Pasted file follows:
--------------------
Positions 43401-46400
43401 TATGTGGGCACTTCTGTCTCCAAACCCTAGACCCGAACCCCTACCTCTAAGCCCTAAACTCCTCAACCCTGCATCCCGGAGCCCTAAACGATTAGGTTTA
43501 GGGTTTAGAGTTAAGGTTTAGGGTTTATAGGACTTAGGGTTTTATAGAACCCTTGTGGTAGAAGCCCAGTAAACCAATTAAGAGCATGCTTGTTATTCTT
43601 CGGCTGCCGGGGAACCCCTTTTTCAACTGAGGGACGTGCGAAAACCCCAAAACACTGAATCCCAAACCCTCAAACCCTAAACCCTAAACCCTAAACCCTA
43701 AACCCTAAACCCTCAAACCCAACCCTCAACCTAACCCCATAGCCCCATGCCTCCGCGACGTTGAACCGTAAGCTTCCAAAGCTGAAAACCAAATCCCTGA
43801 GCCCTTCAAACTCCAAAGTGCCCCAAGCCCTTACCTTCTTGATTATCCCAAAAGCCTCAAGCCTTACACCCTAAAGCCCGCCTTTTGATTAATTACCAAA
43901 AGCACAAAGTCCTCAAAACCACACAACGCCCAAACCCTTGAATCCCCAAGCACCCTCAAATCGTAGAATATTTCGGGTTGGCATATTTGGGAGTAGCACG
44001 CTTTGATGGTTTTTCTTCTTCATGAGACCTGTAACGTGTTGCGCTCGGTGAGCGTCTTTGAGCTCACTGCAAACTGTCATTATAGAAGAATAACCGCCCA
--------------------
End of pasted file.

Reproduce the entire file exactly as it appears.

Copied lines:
Positions 43401-46400
43401 TATGTGGGCACTTCTGTCTCCAAACCCTAGACCCGAACCCCTACCTCTAAGCCCTAAACTCCTCAACCCTGCATCCCGGAGCCCTAAACGATTAGGTTTA
43501 GGGTTTAGAGTTAAGGTTTAGGGTTTATAGGACTTAGGGTTTTATAGAACCCTTGTGGTAGAAGCCCAGTAAACCAATTAAGAGCATGCTTGTTATTCTT
43601 CGGCTGCCGGGGAACCCCTTTTTCAACTGAGGGACGTGCGAAAACCCCAAAACACTGAATCCCAAACCCTCAAACCCTAAACCCTAAACCCTAAACCCTA
43701 AACCCTAAACCCTCAAACCCAACCCTCAACCTAACCCCATAGCCCCATGCCTCCGCGACGTTGAACCGTAAGCTTCCAAAGCTGAAAACCAAATCCCTGA
43801 GCCCTTCAAACTCCAAAGTGCCCCAAGCCCTTACCTTCTTGATTATCCCAAAAGCCTCAAGCCTTACACCCTAAAGCCCGCCTTTTGATTAATTACCAAA
43901 AGCACAAAGTCCTCAAAACCACACAACGCCCAAACCCTTGAATCCCCAAGCACCCTCAAATCGTAGAATATTTCGGGTTGGCATATTTGGGAGTAGCACG
44001 CTTTGATGGTTTTTCTTCTTCATGAGACCTGTAACGTGTTGCGCTCGGTGAGCGTCTTTGAGCTCACTGCAAACTGTCATTATAGAAGAATAACCGCCCA